Or in other words adding to the treaty the words , " allowing the influence of EU party politics" over the European Council's (The 27 heads of states's) decisions

2014 election

The European People's Party won a plurality in the 2014 elections, andJean-Claude Juncker, its lead candidate, was appointed as president by the European Council.British Prime Minister David Cameron and Hungarian Prime Minister Viktor Orbán were the only members of the council to object to his selection.

Here is why we have Brexit

Some commentators argued that this amendment did not entitle the political parties of the Parliament to nominate candidates for the president of the Commission, and that such an interpretation would amount to a "power grab" at the expense of the European Council. The Council found itself taken off guard by how the process took off, and had backed themselves into a corner in having to approve the Parliament's candidate. Following the appointment, leaders vowed to review the process.

What this means is that the / any / all sovereign power of Great Britain in the European Council had been usurped via umbrella group pressure (EPP) by the end of 2014 . By 2016 Cameron had arranged the British means for exit from the EU system of governance.

Duties and powers
The President of the European Commission is the most powerful position in the European Union, controlling the Commission which collectively has the right of initiative on Union legislation ( on matters delegated to it by member states for collective action, as determined by the treaties) and is responsible for ensuring its enforcement. The President controls the policy agenda of the Commission for his term and in practice no policy can be proposed without the President's agreement.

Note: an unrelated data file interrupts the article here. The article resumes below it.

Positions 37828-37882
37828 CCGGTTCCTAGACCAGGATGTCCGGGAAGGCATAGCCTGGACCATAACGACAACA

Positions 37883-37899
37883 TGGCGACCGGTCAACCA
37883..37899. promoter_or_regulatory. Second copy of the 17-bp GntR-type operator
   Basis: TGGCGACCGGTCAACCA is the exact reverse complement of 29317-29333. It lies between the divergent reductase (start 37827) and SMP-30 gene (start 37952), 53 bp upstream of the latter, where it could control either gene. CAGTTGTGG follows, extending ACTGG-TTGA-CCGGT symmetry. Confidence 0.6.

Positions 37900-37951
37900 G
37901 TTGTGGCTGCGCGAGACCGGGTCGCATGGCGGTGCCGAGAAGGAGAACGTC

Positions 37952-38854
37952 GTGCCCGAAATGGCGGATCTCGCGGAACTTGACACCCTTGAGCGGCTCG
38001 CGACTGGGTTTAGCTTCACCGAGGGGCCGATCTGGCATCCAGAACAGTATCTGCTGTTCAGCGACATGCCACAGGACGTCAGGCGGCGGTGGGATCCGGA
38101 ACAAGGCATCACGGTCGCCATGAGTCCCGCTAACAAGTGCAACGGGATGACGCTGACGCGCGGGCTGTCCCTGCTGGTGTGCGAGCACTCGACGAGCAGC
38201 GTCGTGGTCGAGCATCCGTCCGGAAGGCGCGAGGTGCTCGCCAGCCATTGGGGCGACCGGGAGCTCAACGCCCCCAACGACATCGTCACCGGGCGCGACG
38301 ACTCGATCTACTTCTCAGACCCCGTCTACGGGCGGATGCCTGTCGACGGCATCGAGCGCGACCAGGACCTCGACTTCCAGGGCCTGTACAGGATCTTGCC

The role of the President is to lead the Commission, and give direction to the Commission and the Union as a whole. The treaties state that "the Commission shall work under the political guidance of its President" (Article 219 TEC), this is conducted through his calling and chairing of meetings of the college of Commissioners, his personal cabinet and the meetings of the heads of each commissioner's cabinet (the Hebdo). The president may also force a Commissioner to resign. The work of the Commission as a body is based on the principle of Cabinet collective responsibility, however in his powers he acts as more than a first among equals. The role of the President is similar to that of a national Prime Minister chairing a cabinet.
The President also has responsibility for representing the Commission in the Union and beyond. For example, he is a member of the European Council and takes part in debates in Parliament and the Council of Ministers.Outside the Union he attends the meetings of the G8 to represent the Union. In foreign affairs, he does have to compete with several Commissioners with foreign affairs related portfolios: the High Representative for the Common Foreign and Security Policy and the President of the European Council ,however European People's Party memberships distributed across the various roles and in the Council ensure the solidification of EU policy around their nominated president , the spitzenkandidat.

It can be said that when we look across at Europe from Britain now , we're looking at one man and one party : Jean Claude Junker and the EPP

This man :

edit on 6-1-2019 by DoctorBluechip because: (no reason given)

edit on 6-1-2019 by DoctorBluechip because: (no reason given)

edit on 6-1-2019 by DoctorBluechip because: (no reason given)

posted on Jan, 6 2019 @ 05:59 PM

edit on 6-1-2019 by CharlesT because: (no reason given)

posted on Jan, 6 2019 @ 07:33 PM
a reply to: DoctorBluechip

I'll just leave this here ....... the undemocractic EU regarding Junckers election

Lets see what the European elections throw up later this year.

edit on 6-1-2019 by eletheia because: (no reason given)